Sharing custody of a child is never easy for any parent, but come the holiday season, sharing custody can be even more painful. Both parents want to take their little one trick-or-treating, and both want to see the look of joy on their child's face as he or she experiences Christmas morning for the first time. Unfortunately, in divorce cases, it is rarely possible for both parents to be there with the child for every major event. However, that does not mean that one parent should never get to spend Christmas with his or her little one, or that the other parent should never be able to see his or her daughter run from door to door asking for candy. With a sound holiday schedule, both parents can ensure that they get ample time with their little during the holiday season.

Sharing custody of a child is never easy for any parent, but come the holiday season, sharing custody can be even more painful. Here are some tips to help.

Common Ways That Divorced Parents Share Holiday Time

Not every divorced couple's shared parenting schedule looks the same. In fact, the lawyers at Cordell and Cordell suggest that customized plans often work out the best. That said, successful holiday parenting plans often follow the same format. Below are a few common ways that divorce parents divide time during the holidays:

  •       Split the holiday in half. It is not uncommon for divorced parents to split a holiday 50/50. For instance, one parent may wake up with the child on, say, Thanksgiving, and have him or her until noon, at which point the other parent will get custody. While this type of holiday schedule works to some extent, it is not very fair to the child, who will spend much of any given holiday traveling.
  •       Alternate holidays every other year. While this type of schedule is difficult for parents to accept, as it means that each parent will miss spending a full holiday without the child, it's often the best arrangement for the child. Over the years, both parents come to appreciate the quality time they do get with their child every other year.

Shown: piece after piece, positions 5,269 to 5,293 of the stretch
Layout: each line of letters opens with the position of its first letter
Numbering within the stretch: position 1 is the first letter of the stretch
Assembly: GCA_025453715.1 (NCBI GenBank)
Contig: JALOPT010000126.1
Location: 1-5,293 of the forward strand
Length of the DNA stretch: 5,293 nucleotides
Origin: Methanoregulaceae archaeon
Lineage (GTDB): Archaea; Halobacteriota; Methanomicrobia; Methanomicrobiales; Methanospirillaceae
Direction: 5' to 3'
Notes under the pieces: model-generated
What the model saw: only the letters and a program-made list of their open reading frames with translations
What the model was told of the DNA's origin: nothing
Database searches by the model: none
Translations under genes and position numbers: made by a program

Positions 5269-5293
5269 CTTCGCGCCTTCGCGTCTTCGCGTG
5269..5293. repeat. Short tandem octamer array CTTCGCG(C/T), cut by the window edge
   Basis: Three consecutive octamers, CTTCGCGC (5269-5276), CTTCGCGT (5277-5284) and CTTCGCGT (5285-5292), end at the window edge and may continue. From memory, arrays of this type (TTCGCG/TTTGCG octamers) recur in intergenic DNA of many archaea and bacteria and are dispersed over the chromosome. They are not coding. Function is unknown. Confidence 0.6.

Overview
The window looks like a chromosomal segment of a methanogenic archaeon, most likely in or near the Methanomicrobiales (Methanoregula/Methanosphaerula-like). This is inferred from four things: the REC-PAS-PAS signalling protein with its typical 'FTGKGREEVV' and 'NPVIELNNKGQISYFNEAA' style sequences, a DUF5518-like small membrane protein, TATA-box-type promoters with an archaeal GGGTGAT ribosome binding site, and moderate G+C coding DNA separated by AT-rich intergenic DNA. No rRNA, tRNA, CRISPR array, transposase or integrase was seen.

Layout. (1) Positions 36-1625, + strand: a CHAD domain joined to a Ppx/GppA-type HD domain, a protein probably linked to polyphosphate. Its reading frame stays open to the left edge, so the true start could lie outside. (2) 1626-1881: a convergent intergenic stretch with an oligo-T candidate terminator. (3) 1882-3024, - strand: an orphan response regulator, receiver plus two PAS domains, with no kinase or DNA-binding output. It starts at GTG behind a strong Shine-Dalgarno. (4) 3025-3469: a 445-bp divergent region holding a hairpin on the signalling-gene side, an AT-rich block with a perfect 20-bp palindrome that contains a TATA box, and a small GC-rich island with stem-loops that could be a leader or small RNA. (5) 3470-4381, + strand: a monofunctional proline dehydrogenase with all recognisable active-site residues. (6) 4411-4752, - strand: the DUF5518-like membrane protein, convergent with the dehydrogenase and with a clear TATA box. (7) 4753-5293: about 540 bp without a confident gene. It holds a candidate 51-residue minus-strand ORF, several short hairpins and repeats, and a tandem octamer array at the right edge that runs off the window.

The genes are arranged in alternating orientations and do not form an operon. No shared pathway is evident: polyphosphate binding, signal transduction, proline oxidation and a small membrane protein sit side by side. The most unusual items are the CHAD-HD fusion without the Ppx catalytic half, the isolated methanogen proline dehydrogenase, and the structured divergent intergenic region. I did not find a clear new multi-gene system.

•       Assign fixed holidays. Some parents find it best to maintain a strict holiday schedule. When devising a shared parenting plan, both parents will select different holidays that mean the most to them and agree that those holidays are the ones on which they get custody every year.

Holidays With Special Considerations

Most parents account for the major holidays when drafting their shared parenting plans, but many forget about the smaller, lesser-known holidays. However, it is just as important to account for holidays such as 4th of July and President's Day weekend as it is to take Christmas, Thanksgiving, and Easter into consideration. The lawyers at Cordell and Cordell encourage parents to account for the following holidays when drafting their parenting plans:

  •       Birthdays: Parents can either decide to alternate years for the child's birthday or to set aside time for a short visit for the parent who doesn't have custody on the child's birthday. Some parents agree to let the child celebrate with each parent on his or her birthday.
  •       Mother and Father's Day: Typically, court documents automatically include stipulations for Mother and Father's days, but legal professionals suggest that parents include a provision regarding these holidays just in case.
  •       Long Breaks: Throughout any given year, a child will enjoy several weeks or even months off of school. It's important that both parents get equal time with the child during those relaxing interludes from school. Professionals suggest accounting for school breaks when devising a shared parenting plan.

If you and your child's other parent are thinking about divorce, or if you are in the midst of a divorce, do yourselves a favor and discuss a fair holiday schedule. Your attention to this issue now will save you, your child, and your child's other parent a lot of headache in the future.